A guide for homeowners, aimed at stopping squatters "invading" their property, has been published online.
Housing Minister Grant Shapps says he wants to end the "anti-social, undesirable and unfair" practice in England, Wales and Northern Ireland. Squatting is a crime in Scotland.
The guide outlining people's rights is a response to websites set up to help squatters get round the law.
The Advisory Service for Squatters said Mr Shapps was "scaremongering".
The new advice highlights that people can apply for an Interim Possession Order, requiring squatters to leave their property within 24 hours or face up to six months in jail.
Owners may need to provide evidence that the property is theirs.
Mr Shapps told the BBC: "Squatting is anti-social, undesirable, and unfair on homeowners who find they have their homes taken over.
"This government is not prepared to stand that situation continuing, and in particular we're keen to provide better advice for people who find that they are victims of squatters as well."
He said it was a "huge issue" for families who found squatters had invaded and said it could be very difficult for landlords to remove them.
Mr Shapps took aim at the ASS, which according to its website "provides legal and practical advice to squatters and other homeless people".
He said: "Surprisingly, there's an awful lot of advice out there for squatters, including a squatters advice line - an office almost acting as an estate agent for squatters... but actually very little help for people who find they're the victim."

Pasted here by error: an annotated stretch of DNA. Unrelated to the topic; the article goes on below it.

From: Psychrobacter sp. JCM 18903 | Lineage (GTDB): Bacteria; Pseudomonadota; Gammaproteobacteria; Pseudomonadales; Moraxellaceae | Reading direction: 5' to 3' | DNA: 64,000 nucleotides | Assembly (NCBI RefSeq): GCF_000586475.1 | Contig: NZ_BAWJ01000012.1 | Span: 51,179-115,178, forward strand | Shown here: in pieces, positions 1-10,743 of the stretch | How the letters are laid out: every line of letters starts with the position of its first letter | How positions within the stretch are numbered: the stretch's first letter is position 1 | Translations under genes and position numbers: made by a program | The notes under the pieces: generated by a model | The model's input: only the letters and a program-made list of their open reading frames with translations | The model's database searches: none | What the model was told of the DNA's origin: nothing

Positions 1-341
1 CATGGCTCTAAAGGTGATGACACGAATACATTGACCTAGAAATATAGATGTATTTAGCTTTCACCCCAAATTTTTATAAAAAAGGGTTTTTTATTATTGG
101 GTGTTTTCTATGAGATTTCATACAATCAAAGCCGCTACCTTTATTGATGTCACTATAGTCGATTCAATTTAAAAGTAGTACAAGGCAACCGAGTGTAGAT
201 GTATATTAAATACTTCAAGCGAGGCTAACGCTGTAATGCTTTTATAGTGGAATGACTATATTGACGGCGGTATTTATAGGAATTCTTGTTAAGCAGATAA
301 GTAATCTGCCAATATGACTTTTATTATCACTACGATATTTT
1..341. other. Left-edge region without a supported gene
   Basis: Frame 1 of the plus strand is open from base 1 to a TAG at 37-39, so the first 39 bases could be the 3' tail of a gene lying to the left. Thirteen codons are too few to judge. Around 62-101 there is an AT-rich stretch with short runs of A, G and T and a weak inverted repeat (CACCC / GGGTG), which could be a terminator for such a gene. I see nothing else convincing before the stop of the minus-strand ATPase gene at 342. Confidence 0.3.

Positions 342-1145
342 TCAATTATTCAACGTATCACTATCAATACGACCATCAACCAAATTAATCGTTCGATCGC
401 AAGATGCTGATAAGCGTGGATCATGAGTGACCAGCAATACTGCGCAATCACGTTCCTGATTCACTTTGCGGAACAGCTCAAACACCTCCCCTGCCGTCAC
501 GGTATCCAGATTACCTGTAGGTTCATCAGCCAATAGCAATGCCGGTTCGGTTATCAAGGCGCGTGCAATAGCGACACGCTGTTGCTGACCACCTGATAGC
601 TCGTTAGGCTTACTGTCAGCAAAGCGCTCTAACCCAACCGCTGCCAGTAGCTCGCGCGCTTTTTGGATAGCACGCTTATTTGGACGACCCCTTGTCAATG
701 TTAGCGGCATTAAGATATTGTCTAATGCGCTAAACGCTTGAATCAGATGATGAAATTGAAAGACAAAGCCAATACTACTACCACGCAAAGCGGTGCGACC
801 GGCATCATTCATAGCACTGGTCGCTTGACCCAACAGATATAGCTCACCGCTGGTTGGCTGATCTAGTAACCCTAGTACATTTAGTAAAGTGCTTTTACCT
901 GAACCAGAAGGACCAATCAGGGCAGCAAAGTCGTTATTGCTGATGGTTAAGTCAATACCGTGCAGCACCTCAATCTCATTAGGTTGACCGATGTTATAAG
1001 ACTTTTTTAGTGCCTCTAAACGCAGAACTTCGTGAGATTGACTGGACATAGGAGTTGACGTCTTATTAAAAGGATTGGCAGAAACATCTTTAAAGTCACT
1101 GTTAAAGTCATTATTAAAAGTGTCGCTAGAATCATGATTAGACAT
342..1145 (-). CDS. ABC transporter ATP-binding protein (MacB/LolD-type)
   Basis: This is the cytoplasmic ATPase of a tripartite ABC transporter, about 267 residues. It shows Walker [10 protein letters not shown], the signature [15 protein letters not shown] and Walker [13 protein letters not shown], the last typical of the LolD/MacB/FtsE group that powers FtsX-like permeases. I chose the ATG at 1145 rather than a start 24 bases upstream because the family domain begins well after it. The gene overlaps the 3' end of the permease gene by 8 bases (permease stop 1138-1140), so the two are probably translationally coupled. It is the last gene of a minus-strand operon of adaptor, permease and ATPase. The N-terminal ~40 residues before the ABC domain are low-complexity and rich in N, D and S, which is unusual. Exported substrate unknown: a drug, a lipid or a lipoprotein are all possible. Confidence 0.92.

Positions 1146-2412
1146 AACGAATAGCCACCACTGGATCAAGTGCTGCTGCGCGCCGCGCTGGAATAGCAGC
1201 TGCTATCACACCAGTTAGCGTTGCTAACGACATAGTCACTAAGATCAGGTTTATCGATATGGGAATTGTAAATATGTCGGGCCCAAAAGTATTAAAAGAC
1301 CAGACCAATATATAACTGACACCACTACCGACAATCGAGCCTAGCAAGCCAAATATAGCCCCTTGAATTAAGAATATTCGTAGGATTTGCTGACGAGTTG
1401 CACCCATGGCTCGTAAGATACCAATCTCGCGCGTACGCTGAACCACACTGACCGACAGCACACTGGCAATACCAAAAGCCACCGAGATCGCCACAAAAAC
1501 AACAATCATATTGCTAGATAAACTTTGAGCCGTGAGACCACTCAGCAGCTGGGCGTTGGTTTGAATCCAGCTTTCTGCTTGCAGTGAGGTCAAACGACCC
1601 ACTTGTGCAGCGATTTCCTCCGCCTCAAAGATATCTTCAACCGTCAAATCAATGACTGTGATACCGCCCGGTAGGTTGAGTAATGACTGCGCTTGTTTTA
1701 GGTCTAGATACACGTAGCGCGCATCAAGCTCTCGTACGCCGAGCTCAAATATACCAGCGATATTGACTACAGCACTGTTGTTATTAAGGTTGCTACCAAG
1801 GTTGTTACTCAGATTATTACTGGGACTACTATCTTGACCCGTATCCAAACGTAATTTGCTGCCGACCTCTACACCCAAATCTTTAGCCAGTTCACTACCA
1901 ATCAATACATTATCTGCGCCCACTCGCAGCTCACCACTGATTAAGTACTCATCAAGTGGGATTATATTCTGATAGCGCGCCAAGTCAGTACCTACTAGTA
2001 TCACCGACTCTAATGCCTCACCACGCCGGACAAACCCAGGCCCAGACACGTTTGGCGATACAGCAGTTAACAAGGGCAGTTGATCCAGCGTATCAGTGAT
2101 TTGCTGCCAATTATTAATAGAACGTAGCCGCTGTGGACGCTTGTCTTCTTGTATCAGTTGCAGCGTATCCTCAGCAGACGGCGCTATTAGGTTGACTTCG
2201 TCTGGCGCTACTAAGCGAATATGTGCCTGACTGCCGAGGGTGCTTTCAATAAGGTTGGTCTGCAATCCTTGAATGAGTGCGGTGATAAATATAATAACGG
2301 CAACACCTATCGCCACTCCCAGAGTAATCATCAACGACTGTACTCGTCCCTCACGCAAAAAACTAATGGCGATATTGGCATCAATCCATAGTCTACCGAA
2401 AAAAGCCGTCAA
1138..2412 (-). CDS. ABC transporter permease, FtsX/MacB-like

"Ask someone to look out for your property if you go away," he advised.
"It shouldn't be that the squatters get the upper hand - that's happening far too often at the moment and the government is determined to put people back in charge of their own property."
But Katharine Hibbert, a former squatter who works informally for the ASS, said Mr Shapps was scaremongering as squatters "do not and cannot invade [people's] homes".
She told the BBC: "It's really unnecessarily alarmist to talk about people's homes in this kind of context.
"You have to find a place that's empty and the law as it stands does protect homes that are in use as homes."
A squatter living in a pub in London told the BBC he could not afford rent in the city while he looked for work.
The Latvian national, giving his name as Jason, said there were lots of empty properties around.
"I just walk around the area I want to live and then I find houses which look empty and I check them over a period of time and see if they're really empty," he said.
"It's better than people living on the street. I mean most squatters live, like, normally, not like damaging stuff."
In Scotland, squatting is a criminal as well as a civil offence but in England, Wales and Northern Ireland it is a civil offence only.
In Scotland, owners can evict squatters without notice and they could face a fine or a prison sentence.